On June 2, the Subcommittee on Commerce, Manufacturing and Trade, part of the House of Representatives Energy & Commerce Committee, heard from Sony and Epsilon. Both companies, which had declined to appear before the committee last month, say they support national legislation for data security and breach notification.
"We've been reminded that no one is immune to a cyberattack. We believe the attack on us was unprecedented in size and scope," said Tim Schaaff, president of Sony Network Entertainment International, a division of Sony. "We look forward to a national initiative that protects consumers."
The Sony hack, discovered April 19, is believed to have affected at least 77 million online PlayStation Network gamers. An additional 8,500 user accounts, part of Sony Music Entertainment, were later reported by Sony to be impacted as well.
During Thursday's hearing, Subcommittee Chairwoman Mary Bono Mack, R-Calif., called the Sony breach the "Ground Zero" of cyberattacks.
"More than 100 million consumers were exposed to attacks as a result of the breach," Bono Mack said. "Protocols at Sony have been put in place since the attack; but why did the company not have those safety precautions in effect before? I also have concerns about how long it took Sony to notify consumers."
Bono Mack, who plans to introduce legislation that would call for a national data breach notification system, says companies like Sony and Epsilon must be required to enhance security measures used to protect "sensitive" data and promptly notify consumers after a breach.
Committee representatives overall were critical of both Sony and Epsilon for not notifying consumers sooner once cyber intrusions were detected.
"1.5 billion credit cards are now in use in the United States, and more and more consumers are shopping online," Bono Mack said. "The Federal Trade Commission estimates that 9 million Americans fall victim to identity theft every year. And numbers are growing steadily and alarmingly. Cyberattacks against consumers to get credit card information are a problem in the United States and around the world. The boldness of these attacks was underscored recently by massive breaches at Epsilon and Sony."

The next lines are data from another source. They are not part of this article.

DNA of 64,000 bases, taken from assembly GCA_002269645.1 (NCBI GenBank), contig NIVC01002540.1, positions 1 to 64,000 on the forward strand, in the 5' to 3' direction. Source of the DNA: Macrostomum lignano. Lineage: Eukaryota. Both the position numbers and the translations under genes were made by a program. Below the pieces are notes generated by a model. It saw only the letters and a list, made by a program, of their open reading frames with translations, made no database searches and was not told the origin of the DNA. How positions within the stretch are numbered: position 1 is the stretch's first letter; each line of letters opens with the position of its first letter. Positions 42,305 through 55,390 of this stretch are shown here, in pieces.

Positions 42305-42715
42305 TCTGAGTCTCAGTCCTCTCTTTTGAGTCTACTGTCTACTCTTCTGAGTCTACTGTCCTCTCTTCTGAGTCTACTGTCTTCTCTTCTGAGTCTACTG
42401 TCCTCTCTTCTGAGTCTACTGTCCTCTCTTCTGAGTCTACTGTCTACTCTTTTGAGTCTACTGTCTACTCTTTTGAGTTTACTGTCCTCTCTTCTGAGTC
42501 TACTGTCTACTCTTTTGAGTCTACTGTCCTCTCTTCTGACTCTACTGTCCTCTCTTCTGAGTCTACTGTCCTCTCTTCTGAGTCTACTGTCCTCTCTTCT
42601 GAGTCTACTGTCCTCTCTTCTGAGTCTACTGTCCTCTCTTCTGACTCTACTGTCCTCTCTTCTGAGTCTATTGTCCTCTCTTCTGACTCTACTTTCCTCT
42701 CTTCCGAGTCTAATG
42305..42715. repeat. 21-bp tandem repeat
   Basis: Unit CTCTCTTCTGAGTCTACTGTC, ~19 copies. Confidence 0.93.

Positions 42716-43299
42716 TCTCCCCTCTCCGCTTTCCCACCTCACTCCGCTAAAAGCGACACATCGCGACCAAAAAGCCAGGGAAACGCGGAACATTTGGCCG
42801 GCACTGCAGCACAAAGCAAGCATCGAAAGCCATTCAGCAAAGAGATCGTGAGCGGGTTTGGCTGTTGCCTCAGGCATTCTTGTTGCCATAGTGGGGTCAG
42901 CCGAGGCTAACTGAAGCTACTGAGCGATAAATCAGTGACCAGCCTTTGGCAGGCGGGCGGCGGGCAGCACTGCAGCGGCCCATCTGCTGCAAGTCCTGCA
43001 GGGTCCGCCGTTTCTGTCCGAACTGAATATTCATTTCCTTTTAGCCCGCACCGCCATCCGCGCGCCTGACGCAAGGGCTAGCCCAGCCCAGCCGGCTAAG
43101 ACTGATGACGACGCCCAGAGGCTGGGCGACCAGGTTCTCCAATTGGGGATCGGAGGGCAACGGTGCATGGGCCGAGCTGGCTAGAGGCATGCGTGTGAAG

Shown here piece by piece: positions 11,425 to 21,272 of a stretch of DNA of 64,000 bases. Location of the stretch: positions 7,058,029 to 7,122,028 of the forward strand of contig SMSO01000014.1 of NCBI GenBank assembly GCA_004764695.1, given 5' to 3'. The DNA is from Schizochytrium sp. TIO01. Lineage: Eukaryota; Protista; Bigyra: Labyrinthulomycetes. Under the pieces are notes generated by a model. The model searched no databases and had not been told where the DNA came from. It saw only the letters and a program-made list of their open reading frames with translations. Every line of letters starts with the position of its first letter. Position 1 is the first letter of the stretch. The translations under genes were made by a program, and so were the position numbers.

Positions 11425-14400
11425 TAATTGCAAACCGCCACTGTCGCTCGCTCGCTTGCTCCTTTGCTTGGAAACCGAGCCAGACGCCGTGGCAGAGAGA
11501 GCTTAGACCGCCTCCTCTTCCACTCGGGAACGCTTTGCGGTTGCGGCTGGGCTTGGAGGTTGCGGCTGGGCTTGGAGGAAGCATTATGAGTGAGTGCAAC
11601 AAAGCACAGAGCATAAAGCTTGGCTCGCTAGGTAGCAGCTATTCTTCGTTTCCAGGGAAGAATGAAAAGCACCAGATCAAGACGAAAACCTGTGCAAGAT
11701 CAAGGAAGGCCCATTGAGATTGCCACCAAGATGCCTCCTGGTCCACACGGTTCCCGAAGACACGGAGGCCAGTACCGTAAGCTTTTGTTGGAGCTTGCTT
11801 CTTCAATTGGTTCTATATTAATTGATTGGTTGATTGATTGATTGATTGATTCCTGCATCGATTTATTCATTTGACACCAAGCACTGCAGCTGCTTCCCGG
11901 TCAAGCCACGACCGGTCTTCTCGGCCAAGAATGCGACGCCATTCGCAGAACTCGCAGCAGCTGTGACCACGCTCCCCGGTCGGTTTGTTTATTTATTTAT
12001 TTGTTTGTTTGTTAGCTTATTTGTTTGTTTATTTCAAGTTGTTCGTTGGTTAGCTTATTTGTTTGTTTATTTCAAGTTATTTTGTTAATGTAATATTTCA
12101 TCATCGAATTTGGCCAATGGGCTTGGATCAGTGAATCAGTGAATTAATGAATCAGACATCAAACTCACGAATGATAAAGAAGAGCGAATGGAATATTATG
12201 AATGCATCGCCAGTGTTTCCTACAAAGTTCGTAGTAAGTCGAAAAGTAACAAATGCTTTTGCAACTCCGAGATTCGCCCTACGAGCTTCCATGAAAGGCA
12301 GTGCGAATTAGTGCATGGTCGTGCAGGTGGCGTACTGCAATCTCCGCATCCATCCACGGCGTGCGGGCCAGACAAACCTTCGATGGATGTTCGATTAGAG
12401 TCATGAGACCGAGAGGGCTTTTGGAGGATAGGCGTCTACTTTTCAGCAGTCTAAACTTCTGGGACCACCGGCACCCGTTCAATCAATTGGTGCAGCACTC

Patchwork of State Notification LawsConstituents want more inclusive and prompt notification, and pointing to the June 1 revelation of the China-based hackers that hit Google, Rep. Pete Olson, R-Texas, said, "It's clear there is a need for [federal] legislation."
"As we learned this morning, after Google was hacked, there is a need for government, businesses and citizens to work together to protect sensitive information," and more uniformity is required.
More than 40 states currently have breach notification laws on the books, but varying notification requirements across state lines have made corporate compliance difficult. Jeanette Fitzgerald, general legal counsel of Epsilon Data Management LLC, who appeared before the subcommittee, says uniformity in breach notification would benefit consumers and business. "Working with various notification laws from different states is confusing," she says.
That sentiment was echoed by Schaaff. "My understanding is that the difference between the various state laws makes notification difficult," he said. "Without the cooperation of the federal government, I don't think we will be able to work together" toward a collective solution.
Epsilon's immediate notification of its 50 customers after its breach was not praised, but definitely took fewer arrows than Sony's notification, which occurred seven days after the intrusion was detected. The subcommittee also criticized Sony for relying so heavily on its blog for the dissemination of information to consumers.
But Schaaff said Sony stands behind its use of the blog, as well as its decision to wait to notify consumers until it had sufficient details about the breach. "We also ask that any legislation consider that notification to consumers should not take place until companies have definitive information to share."